q = m Δt C p q = (40.0 g) (20.0 °C) (4.184 J g¯ 1 °C¯ 1 ) q = 3347.2 J
q = m Δt C p q = (40.0 g) (15.0 °C) (4.184 J g¯ 1 °C¯ 1 ) q = 2510.4 J
3347.2 − 2510.4 = 836.8 J
836.8 J / 15.0 °C = 55.8 J / °C
q = m Δt C p q = (25.0 g) (25.0 °C) (4.184 J g¯ 1 °C¯ 1 ) q = 2615.0 J
q = m Δt C p q = (25.0 g) (10.0 °C) (4.184 J g¯ 1 °C¯ 1 ) q = 1046.0 J
2615.0 − 1046.0 = 1569.0 J
1569.0 J / 10.0 °C = 156.9 J / °C
(50.0) (4.184) (7.5) = 1569.0 J.
1569.0 J / 10.0 °C = 156.9 J/°C
Determine a Calorimeter Constant I Determine a Calorimeter Constant II      
q = m C p ΔT q = (72.55 g) (4.184 J g¯ 1 °C¯ 1 ) (24.3 °C) q = 7376.24 J
q = m C p ΔT q = (58.85 g) (4.184 J g¯ 1 °C¯ 1 ) (24.9 °C) q = 5818.54 J
7376.24 − 5818.54 = 1557.7 J
1557.7 J / 24.9 °C = 62.6 J/°C
q = (100.0 g) (18.8 °C) (4.184 J g¯ 1 °C¯ 1 ) = 7865.92 J
q = (100.0 g) (16.9 °C) (4.184 J/g °C) = 7070.96 J
7865.92 − 7070.96 = 794.96 J
794.96 J / 16.9 °C = 47.0 J/°C

How to solve Calorimetry Problems

Coffee cup calorimeter - calculate enthalpy change, constant pressure calorimetry, sharing buttons:.

00:00 in this video we're gonna talk about how

00:03 to solve the coffee cup calorimeter

00:04 problem so let's consider this problem

00:07 that sauna board fifteen grams of

00:10 calcium chloride is dissolved in 250

00:14 milliliters of water in a coffee cup

00:16 calorimeter the temperature increases

00:18 from 25 point to Celsius to 35 point

00:22 seven and our goal is to calculate the

00:25 enthalpy change in kilojoules per mole

00:28 how can we do it well first let's draw a

00:31 picture of the coffee cup calorimeter so

00:36 basically what we have is a Styrofoam

00:38 cup styrofoam is a good thermal

00:41 insulator it's going to prevent heat

00:43 from flowing into or out of the coffee

00:46 cup calorimeter

00:47 and so what we're gonna have is some

00:49 water and we're gonna dissolve calcium

00:52 chloride into the solution and we're

00:59 gonna also have a thermometer that's

01:02 placed inside the Styrofoam cup now the

01:07 Styrofoam cup is sealed now you may need

01:15 to styrofoam cups to increase the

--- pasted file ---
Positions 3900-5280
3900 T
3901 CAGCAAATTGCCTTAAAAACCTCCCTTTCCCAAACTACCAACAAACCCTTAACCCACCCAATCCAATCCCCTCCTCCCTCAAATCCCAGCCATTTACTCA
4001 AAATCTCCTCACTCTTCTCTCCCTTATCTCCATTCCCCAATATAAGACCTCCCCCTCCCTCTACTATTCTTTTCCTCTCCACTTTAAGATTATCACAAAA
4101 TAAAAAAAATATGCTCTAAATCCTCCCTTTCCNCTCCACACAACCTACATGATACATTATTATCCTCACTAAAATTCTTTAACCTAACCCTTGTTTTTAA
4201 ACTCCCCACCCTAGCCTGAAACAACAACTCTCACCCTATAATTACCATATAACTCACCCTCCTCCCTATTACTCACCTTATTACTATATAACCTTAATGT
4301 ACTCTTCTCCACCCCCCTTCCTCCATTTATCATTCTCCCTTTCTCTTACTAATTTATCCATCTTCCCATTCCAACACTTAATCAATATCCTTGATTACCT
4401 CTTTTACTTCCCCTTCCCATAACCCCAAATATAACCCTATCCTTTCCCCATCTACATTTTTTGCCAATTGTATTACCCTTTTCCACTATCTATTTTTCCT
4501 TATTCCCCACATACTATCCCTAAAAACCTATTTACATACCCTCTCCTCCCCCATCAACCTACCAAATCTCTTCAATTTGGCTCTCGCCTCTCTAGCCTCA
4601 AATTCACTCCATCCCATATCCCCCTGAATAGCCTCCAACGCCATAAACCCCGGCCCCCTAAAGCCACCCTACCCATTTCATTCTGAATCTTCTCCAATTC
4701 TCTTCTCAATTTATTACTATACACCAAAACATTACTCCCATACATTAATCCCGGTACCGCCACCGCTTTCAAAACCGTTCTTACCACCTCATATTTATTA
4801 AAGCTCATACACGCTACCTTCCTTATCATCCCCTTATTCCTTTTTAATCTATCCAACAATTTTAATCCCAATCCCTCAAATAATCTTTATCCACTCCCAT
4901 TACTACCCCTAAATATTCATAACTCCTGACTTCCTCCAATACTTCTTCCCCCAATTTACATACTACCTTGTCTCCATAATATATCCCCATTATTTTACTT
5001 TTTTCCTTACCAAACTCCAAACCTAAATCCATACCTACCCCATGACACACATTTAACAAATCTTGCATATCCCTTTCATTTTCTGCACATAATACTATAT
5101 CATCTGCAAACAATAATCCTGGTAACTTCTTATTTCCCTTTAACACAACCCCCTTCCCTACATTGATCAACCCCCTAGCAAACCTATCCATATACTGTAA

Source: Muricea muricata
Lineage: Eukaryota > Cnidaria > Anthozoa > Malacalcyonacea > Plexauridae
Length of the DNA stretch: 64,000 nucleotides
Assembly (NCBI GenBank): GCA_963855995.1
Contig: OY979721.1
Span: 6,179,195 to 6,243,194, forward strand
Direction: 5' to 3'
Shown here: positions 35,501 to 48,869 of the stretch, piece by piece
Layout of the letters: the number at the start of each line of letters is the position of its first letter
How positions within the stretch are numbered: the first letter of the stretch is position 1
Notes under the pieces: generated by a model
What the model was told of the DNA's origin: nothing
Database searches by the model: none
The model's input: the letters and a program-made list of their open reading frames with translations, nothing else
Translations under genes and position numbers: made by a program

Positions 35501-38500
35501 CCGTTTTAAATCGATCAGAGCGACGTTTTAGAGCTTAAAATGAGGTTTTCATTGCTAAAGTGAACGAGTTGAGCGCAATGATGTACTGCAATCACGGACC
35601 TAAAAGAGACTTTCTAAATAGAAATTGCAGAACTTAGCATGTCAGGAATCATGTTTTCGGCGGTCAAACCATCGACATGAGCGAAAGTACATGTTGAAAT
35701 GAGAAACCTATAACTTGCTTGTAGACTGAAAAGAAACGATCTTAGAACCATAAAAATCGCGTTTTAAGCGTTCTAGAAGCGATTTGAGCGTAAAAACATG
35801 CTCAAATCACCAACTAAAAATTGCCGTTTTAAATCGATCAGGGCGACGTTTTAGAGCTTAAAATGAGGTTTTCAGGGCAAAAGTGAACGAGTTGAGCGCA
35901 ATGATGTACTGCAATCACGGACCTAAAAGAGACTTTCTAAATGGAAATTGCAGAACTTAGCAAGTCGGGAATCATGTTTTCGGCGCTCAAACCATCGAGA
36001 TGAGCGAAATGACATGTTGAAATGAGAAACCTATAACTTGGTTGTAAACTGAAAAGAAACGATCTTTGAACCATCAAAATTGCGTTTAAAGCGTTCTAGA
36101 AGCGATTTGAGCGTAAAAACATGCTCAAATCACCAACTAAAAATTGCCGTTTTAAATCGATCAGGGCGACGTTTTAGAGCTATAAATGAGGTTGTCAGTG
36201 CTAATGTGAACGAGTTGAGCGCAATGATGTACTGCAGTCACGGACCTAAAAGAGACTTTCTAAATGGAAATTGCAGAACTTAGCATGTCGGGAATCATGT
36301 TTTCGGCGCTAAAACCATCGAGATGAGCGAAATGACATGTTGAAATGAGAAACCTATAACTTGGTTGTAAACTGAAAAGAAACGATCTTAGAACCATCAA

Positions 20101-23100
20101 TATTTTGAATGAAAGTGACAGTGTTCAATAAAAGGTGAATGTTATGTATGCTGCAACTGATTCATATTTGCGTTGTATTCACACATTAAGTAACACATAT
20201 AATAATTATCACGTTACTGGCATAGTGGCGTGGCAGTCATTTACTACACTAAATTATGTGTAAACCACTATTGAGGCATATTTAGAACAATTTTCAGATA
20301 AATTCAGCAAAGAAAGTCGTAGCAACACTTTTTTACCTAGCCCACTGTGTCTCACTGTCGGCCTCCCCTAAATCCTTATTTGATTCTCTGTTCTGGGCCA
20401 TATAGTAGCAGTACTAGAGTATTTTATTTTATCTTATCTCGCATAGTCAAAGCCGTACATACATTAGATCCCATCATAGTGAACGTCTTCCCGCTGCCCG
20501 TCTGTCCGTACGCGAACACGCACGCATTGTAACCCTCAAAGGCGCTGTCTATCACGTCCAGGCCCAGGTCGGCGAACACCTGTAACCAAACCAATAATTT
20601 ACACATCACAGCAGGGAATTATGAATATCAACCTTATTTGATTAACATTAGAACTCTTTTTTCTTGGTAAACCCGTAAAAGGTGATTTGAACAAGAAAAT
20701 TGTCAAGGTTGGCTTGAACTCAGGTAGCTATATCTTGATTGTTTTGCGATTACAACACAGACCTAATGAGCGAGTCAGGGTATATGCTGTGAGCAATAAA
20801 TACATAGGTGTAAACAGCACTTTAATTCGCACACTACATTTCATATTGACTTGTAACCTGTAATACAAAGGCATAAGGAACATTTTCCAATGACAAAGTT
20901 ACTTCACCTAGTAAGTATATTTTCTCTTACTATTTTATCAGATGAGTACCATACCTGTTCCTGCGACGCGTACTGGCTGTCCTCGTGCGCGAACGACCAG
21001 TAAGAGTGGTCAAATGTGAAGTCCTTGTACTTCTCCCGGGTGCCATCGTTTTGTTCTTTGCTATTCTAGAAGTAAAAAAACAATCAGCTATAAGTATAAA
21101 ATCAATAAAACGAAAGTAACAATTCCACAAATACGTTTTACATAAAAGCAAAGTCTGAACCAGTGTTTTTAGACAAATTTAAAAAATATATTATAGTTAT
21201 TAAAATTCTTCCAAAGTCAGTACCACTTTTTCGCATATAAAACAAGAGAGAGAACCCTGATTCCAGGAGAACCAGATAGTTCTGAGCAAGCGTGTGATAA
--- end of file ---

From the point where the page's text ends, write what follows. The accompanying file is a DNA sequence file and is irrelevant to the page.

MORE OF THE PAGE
01:17 insulation so that no heat can go into

01:20 or out of it now ideally the Styrofoam

01:25 cup is not perfect but it works pretty

01:28 well as a good thermal insulator now the

01:33 reaction will either generate heat or

01:37 absorb heat and the temperature is going

01:40 to record the changes based on the

01:43 temperature of the surrounding solution

01:45 now here's the question for you if the

01:49 temperature of the solution increases do

01:52 we have an exothermic reaction or is the

01:56 reaction endothermic

02:01 now all of the heat generated by calcium

02:04 chloride will be absorbed by water or

02:08 the reaction can also absorb heat from

02:11 water which means water could really see

02:13 to it either case the heat absorbed or

02:17 released by the reaction is equal to the

02:20 heat absorbed or released by the

02:21 surrounding water molecules now we need

02:24 to put a negative sign on one side of

02:26 the equation in this problem the system

02:30 consists of the reactants and the

02:32 products the surroundings is basically

02:36 the water molecules so if the

02:39 temperature goes up that means water

02:43 absorb heat because the thermometer it

02:47 records the temperature of the water or

02:49 the solution so if the temperature goes

02:52 up the water molecules have more thermal

02:54 energy which means that they absorb team

02:58 so it's endo for the surroundings but

03:01 the system the reaction release heat so